Q: I've just been called as the leader of the girl's youth group at my church and I've swung from initial buzziness to packing for a foreign hideout destination. I was in a youth group for less than a year and can't remember too much of it so I could use some ideas for activities to get them excited and coming up with their own ideas for things they would like to do. Can you 5 remember a great activity - what was it and how did it make you feel? How did you change because of it? What really made it special? Thanks!

One (Pretty Dang Old): Honestly, I don't remember one particular activity. I certainly did lots of stuff - crafts and service and game nights and slumber parties - but all these years later, it's kind of a blur. What stands out very clearly in my quasi-geriatric mind, much more than anything we did, is how some of my adult leaders made me feel.  They made me feel *special* (and I use that word very advisedly).  When I look back and realize how those women were juggling their own jobs/kids/husbands/households/lives, and I remember how they used to go to girls camp eight months pregnant, or pick me up even though I wasn't even remotely on the way, or would stay super-late after activities just to talk (maybe because my parents kinda forgot to come get me), I am in awe.  I'm sure I didn't express my gratitude at the time, but I am deeply grateful now for the love and sacrifice.  Honestly, whatever you do, the kids will probably seem ungrateful, so I would say keep it simple and fun, and make lots of time to talk casually about things that really matter.  

Two (Teenagers Hate Me): I just went to a clothing swap in NYC.  It was great fun even though I didn't pick anything out for myself.  I also like crafts.  Check out the good life for some crafting ideas.  This woman transforms clothes from drab to fab and skanky to swanky.  Service is also wonderful and some of my favorite activities were when we would go and visit the mentally ill, the elderly, the sick or serve children in the community. 

Three (Hated Being a Teenager): Out of the five of us I'm the closest thing you'll get to the average teenager, so listen close.  Teenagers exist in the thin margin that separates children from adults.  They are stupid and rash and moody as heck.  Because they are figuring out who they want to be--not to mention who they are now--and that's a scary question. (Can you tell I was angsty?)  SO, with that in mind, I would suggest doing things that will help them answer such questions.  Have a literature night where they each talk about their favorite book.  Talk to them about their tastes in music or public media, and when they say things that shock you--because they probably will--try not judge.  Speaking of judging, I think that is the most important take away I have for you, the girls won't want to be there if they feel like you're overly critical of them. It can be painful to see people you care about screwing up their nubile lives.  And there will be times you'll want to hold their rouged cheeks in you hands and scream into those heavily lined-eyes until they "get it."  But refrain.  Show them love, and they will love you.  Because little Becky won't remember that you took her skating or taught her to cross-stitch, all she'll carry with her is the memory of how you made her feel.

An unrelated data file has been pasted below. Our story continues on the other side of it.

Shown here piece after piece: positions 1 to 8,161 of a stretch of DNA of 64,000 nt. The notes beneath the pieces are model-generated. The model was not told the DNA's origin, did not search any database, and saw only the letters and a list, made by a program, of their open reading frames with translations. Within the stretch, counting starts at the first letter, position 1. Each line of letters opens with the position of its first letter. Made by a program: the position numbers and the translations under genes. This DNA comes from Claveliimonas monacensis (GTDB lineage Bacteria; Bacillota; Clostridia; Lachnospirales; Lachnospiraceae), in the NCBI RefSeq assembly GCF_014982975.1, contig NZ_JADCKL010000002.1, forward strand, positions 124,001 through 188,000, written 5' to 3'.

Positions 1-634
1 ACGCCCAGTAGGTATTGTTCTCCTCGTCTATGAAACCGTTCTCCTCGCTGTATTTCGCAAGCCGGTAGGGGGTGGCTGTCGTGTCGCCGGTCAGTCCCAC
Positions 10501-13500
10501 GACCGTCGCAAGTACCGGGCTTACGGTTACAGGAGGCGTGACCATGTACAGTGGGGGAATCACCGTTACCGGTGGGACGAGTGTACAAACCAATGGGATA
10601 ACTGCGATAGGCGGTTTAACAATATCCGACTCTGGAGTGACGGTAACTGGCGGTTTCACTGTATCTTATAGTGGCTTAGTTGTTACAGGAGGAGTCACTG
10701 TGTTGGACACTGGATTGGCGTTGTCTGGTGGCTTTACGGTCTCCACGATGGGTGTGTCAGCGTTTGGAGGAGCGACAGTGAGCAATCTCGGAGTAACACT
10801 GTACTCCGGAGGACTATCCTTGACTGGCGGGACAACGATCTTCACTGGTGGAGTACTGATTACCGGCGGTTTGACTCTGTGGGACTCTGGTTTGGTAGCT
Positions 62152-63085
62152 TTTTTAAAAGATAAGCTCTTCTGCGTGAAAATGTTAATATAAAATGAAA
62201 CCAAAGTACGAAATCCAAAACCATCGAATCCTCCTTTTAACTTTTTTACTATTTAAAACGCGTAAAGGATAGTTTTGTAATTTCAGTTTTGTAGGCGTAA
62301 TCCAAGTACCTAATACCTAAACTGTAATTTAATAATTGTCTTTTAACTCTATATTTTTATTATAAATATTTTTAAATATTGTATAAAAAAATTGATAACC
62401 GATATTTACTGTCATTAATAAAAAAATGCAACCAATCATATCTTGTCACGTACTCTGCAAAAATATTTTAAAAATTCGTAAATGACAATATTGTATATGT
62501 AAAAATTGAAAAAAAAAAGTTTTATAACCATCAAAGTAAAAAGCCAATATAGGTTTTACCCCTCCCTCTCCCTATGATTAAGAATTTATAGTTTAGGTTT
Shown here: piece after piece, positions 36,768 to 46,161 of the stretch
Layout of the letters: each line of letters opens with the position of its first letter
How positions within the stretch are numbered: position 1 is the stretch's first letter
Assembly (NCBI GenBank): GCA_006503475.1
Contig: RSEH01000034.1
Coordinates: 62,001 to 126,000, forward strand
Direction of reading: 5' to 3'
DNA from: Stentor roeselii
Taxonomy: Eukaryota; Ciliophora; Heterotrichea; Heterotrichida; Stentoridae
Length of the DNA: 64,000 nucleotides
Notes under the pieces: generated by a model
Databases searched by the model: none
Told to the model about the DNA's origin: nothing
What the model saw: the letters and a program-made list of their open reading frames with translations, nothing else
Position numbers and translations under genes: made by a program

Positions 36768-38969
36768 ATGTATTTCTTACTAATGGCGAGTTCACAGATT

Four (Never Really Was a Teenager): For the most part, my leaders really tried. They put a lot of effort into planning special activities, and, to be honest, I didn't appreciate them enough. (And I was a really good kid!). I would advise you to ask the girls in your group what they want to do. Our gang would have brainstorming sessions about 4X a year. Each girl was given a pack of sticky notes, a pen and 10 minutes to write down different ideas for activities. Some of the ideas were more realistic than others (e.g. learning to swing dance vs. learning to breed ligers), but everyone's ideas were taken into account--and all of the girls felt included and valued.... Or at least I did, and the others should have :) My favorite activities were service oriented. For example, after Hurricane Katrina, we put together hundreds of hygiene packs to send to the areas impacted by the storm. Each girl donated what she could (soap, toothbrushes, towels, etc.) and then we went door to door asking our neighbors to contribute. It was wonderful. Everyone was incredibly generous and it got us all involved in something really worthwhile. I also enjoyed our ice skating trips, sewing tutorials, cook-offs, and caroling trips to nursing homes. They're going to love you. And if they don't, remember this: they're stupid teenagers.  

Five (Hates Teenagers): Make them do manual labor. Either that or latchhook. Whatever you do, don't let them interact with young men. They'll ask, then beg, and then shamelessly manipulate, but DO NOT CAVE.
P.S. I'm actually still a participant of my youth group and I'm not giving enough credit to my current leaders, who do a pretty super job. My advice above still stands, but they would probably say to take advantage of promotional opportunities (i.e. first week of hot yoga FREE!), make your primary focus service, and to not stress out about your new duties too much. At worst, you'll badly influence these girls at a crucial point in their development and they'll go into a tailspin which they may or may not recover from, and may ultimately result in a homicidal rampage at a petting zoo. But a less than mind-blowing activity every few weeks probably won't do that.